Cobble Hill Park, Brooklyn
WHAT IS IT ABOUT A MEWS that I (and others) find so irresistible? Nineteenth century brick carriage houses are neither as elegant nor as large as your classic high-stoop brownstones, but in neighborhoods like Brooklyn Heights and Cobble Hill, they can cost just as much.
I guess you can’t put a price tag on that sense of being hidden away in a place time forgot, where people never stop exclaiming — even after years of residence — how remarkably quiet it is, how hard it is to believe you’re right in the middle of the city.
Verandah Place, looking west
The dictionary definition of a mews is “a street lined by buildings originally used as stables but now often converted into dwellings.” It’s a chiefly British usage, apparently. In this country, use the word ‘mews’ and you’re likely to hear, “Oh, you mean that little alley with the cute brick houses?”
I should know about living in a mews. For twenty years, from the mid-’80s until a few years ago, my family lived on Verandah Place in Cobble Hill, in a house we still own. There are other carriage houses in the neighborhood, but it’s the only mews (Brooklyn Heights has three that I can think of: Love Lane, Hunts Lane, and Grace Court Alley). I remember the original ad that brought us to the “coveted mews block,” and how I knew instantly that yes, I would be happy there. It was an ideal place to raise kids, on a traffic-free lane perfect for skateboarding and ball-playing.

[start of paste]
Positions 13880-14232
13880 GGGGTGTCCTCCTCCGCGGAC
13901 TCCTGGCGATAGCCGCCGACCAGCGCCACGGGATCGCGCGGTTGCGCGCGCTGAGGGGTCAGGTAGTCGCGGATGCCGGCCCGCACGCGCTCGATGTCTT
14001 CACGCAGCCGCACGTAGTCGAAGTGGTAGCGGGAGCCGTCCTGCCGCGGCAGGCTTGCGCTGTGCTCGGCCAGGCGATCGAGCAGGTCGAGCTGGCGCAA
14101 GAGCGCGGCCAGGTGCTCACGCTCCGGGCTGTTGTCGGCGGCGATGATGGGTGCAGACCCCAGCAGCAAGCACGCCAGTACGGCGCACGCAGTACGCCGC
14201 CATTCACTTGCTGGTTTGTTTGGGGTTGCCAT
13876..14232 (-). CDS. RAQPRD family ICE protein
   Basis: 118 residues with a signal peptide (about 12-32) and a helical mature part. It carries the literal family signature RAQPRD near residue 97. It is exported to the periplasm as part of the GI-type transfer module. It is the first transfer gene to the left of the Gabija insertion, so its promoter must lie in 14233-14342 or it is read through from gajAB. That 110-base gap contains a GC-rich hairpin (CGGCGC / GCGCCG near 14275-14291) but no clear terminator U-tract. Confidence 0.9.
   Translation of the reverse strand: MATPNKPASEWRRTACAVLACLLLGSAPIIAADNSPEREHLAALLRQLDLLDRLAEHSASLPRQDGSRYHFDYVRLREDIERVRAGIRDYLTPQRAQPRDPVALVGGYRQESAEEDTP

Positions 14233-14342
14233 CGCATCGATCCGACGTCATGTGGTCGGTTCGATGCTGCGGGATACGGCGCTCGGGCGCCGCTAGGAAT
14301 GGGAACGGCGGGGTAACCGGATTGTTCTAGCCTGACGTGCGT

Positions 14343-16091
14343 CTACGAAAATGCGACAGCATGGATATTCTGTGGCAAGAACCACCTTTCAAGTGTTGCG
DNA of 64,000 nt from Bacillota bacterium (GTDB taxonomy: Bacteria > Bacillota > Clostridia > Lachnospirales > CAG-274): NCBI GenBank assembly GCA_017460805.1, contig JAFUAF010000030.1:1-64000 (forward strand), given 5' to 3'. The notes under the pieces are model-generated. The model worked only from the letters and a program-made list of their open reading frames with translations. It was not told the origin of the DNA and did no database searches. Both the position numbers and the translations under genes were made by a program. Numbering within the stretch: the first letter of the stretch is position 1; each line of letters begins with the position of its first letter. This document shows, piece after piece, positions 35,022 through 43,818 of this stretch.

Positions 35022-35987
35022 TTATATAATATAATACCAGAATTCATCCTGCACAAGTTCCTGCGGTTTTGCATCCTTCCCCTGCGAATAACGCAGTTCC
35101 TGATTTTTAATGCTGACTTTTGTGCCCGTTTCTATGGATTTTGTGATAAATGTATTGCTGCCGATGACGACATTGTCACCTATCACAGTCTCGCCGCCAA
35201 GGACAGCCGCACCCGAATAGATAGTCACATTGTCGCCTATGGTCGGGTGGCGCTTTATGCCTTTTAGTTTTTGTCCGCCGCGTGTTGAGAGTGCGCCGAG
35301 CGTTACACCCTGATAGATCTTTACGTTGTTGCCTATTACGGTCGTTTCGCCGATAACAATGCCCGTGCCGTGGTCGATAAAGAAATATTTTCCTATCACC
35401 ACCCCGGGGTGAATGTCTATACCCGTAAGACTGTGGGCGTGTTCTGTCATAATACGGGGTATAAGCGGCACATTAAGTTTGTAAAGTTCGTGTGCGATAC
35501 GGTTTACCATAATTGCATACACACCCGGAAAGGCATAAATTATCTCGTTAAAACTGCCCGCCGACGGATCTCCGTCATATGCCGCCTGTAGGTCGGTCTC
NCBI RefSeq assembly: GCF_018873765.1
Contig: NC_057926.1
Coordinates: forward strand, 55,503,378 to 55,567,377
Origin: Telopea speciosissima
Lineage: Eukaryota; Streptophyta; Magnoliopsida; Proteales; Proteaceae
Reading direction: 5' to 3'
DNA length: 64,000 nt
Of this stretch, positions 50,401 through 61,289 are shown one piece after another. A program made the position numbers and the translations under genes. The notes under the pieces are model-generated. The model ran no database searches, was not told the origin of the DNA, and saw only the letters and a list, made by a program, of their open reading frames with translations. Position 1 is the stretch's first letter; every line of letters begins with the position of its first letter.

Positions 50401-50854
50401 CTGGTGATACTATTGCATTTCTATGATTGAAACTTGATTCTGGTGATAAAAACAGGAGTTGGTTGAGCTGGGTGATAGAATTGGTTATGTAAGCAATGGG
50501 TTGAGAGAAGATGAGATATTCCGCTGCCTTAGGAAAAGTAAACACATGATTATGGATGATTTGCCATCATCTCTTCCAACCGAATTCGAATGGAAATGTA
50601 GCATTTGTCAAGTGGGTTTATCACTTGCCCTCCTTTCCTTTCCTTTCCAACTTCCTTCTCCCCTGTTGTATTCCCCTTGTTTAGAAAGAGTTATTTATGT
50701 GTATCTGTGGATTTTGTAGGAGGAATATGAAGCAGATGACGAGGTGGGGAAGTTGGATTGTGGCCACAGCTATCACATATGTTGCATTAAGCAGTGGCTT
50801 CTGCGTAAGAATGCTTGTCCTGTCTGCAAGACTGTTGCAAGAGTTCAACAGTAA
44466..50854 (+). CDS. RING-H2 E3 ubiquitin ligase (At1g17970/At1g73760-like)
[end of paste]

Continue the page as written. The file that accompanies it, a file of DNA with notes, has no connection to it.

Only a few of the houses were actually stables or carriage houses, with doors wide enough for carriages to enter. A couple still have intact pulleys, used for raising bales into the hayloft. The rest were small working-class dwellings. Ours is one of five built in the 1850s for (legend has it) the daughters of a homeowner on neighboring Warren Street.
There wasn’t always a park across the way. Until the 1950s, there was a church, and Verandah Place was gated. (I’d love to know where the name came from and whether some of the houses had verandahs. I’ve never seen them in a mews, but cast-iron balconies were not unheard-of in the area). The church was torn down, and a supermarket set to go up in its place. The community objected, and Cobble Hill Park was created in the 1960s.
I was reminded of the international appeal of the mews when I saw the one in central London, below, in last month’s New York Times real estate section. The pink house, once a stable, has 2BR and 2 baths and is on the market for the equivalent of $2.4million, more or less what the Cobble Hill mews houses would go for today. Click here to read all about it and see a slide show of the interior.